Monday, October 10, 2011

Happy New Year!

One of my favorite holidays just came and went.  And it feels weird to talk about Yom Kippur as being a favorite, or even positive holiday, but it is true.  For those who don't know (because maybe you live under a rock... sorry that was harsh because I am Jewish and therefore know these holidays, but I digress). For those who don't know there are two major Jewish holidays that take place in September/October (because they use a lunar calendar so the date changes slightly every year).  The first is Rosh Hashanah, the Jewish New Year.  We welcome in the New Year and wish everyone a sweet new year, by eating apples & honey. 

Then there are 10 days.  10 days of atonement.  10 days of saying you are sorry.  For asking for forgiveness for the things we have done wrong, thought badly, and for hurting others whether intentionally or unintentionally.  And this is the part I enjoy.  There is something about this part of the holiday which is freeing and uplifting (not the wrong words at all).  So it is just a matter of calling the people who mean something to you and apologizing for anything you might have done in the last year that hurt them.  (DISCLAIMER - this year I failed at this and didn't make the phone calls, and for that I am sorry.)

Yom Kippur is on day 10.  This is the day when after having asked forgiveness from the people we care about, we ask God for forgiveness as well.  One of my favorite parts of the service says:
"For transgressions against God, the Day of Atonement atones; but for transgressions of one human being against another, the Day of Atonement does not atone until they have made peace with one another."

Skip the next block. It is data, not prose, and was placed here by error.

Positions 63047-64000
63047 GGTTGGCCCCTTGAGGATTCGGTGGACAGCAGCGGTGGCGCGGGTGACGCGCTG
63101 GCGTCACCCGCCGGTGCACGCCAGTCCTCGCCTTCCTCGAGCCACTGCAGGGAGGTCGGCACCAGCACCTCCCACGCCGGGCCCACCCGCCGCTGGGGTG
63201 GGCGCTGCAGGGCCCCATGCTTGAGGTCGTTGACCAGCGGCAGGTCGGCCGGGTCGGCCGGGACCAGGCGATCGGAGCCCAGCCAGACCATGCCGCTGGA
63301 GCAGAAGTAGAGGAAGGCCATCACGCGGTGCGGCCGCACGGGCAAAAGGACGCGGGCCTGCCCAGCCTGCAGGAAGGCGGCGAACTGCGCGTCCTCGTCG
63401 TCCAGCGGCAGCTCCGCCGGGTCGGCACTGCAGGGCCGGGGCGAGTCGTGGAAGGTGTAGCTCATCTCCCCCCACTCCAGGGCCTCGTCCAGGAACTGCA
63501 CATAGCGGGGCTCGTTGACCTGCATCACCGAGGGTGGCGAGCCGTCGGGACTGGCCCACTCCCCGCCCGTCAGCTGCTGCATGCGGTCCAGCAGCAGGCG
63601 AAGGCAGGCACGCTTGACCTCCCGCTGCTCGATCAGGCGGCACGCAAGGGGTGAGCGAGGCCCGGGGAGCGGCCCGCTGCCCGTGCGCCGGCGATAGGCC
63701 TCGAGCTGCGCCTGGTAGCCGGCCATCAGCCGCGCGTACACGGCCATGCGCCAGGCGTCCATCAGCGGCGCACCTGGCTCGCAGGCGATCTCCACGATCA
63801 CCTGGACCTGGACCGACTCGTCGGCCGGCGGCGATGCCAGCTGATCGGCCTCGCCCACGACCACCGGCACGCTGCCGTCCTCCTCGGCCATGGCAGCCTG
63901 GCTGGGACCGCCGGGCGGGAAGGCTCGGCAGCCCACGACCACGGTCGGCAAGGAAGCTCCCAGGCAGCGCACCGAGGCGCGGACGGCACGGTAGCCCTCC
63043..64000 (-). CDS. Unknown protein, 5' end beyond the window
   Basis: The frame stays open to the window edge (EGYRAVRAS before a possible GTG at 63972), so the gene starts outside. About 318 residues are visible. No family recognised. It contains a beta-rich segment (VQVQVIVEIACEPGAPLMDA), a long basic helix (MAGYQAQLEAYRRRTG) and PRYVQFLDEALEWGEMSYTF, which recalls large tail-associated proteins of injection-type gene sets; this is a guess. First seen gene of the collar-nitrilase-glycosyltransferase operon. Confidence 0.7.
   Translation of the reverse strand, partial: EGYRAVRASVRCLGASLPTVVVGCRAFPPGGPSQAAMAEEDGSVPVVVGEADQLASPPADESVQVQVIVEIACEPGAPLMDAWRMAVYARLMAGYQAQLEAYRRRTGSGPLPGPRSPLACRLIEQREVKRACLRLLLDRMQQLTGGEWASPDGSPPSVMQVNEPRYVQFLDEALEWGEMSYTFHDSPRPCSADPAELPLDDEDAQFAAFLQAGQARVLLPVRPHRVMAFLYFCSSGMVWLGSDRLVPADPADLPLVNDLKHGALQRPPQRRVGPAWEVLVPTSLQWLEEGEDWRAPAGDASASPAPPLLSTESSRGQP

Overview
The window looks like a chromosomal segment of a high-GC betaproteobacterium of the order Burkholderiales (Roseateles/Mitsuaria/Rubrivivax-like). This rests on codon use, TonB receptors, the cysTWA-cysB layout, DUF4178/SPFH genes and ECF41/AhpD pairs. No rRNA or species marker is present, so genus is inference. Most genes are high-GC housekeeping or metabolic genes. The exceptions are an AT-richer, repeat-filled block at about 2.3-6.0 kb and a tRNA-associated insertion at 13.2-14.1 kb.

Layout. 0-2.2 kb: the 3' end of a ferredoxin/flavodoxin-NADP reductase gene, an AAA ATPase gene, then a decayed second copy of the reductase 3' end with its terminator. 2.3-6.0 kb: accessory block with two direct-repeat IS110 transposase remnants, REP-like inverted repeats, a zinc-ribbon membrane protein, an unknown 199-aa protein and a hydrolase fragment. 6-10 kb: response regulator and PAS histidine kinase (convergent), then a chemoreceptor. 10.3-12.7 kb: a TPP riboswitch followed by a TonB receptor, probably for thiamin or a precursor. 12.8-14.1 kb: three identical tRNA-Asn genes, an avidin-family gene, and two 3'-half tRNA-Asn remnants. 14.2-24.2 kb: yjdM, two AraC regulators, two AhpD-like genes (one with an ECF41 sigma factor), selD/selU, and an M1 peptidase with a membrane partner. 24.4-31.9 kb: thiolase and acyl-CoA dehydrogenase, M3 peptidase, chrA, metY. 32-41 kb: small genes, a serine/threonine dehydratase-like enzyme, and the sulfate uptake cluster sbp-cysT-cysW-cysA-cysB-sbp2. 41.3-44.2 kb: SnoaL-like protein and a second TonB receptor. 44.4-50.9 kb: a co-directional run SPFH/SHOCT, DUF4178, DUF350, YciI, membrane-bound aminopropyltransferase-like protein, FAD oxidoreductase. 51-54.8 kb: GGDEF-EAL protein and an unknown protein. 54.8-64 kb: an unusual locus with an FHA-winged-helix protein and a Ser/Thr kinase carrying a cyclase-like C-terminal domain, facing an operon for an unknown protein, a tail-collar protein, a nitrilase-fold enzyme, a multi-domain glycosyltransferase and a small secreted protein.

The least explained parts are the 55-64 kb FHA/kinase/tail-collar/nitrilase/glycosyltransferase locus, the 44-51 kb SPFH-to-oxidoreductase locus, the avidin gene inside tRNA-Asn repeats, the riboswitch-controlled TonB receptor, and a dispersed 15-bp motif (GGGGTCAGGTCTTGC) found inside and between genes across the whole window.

The more well known part of this holiday is the fact that we fast on this holiday.  We refrain from engaging in activities that give us pleasure so that we can focus on asking for forgiveness and forgiving others.  We refrain from eating, bathing, and sex.  In doing so, we can focus on the task at hand and not be distracted from all the day-to-day nonsense. 

There was something about this Yom Kippur that was very different for me.  It felt more profound.  Which is strange because I was away from home and looking for a local synagogue (which I might have found after a non-holiday visit) and I did not truly fast (because of a medication I am taking - no worries, nothing serious). I missed my family.  I missed being with the community I know.  But I enjoyed not having the distractions of those same people.  I was able to focus on my apologies and hopes for the New Year. 

So after all this there are just two things I want to say.
If I have done anything to offend you, I am sorry.  Whether it was by my actions or by my words, I did not mean to harm you or hurt you in any way.  I know words can feel harmless and change after they sit awhile.  I am sorry for any misunderstandings. 
Also, have a wonderful and happy New Year.  May it be a sweet and wonderful New Year. 

---PS--- and no that apology does not count for the people I still need to call, but I dropped my phone in the toilet and I am waiting for the replacement to arrive in the mail.  True story.

Love you, D

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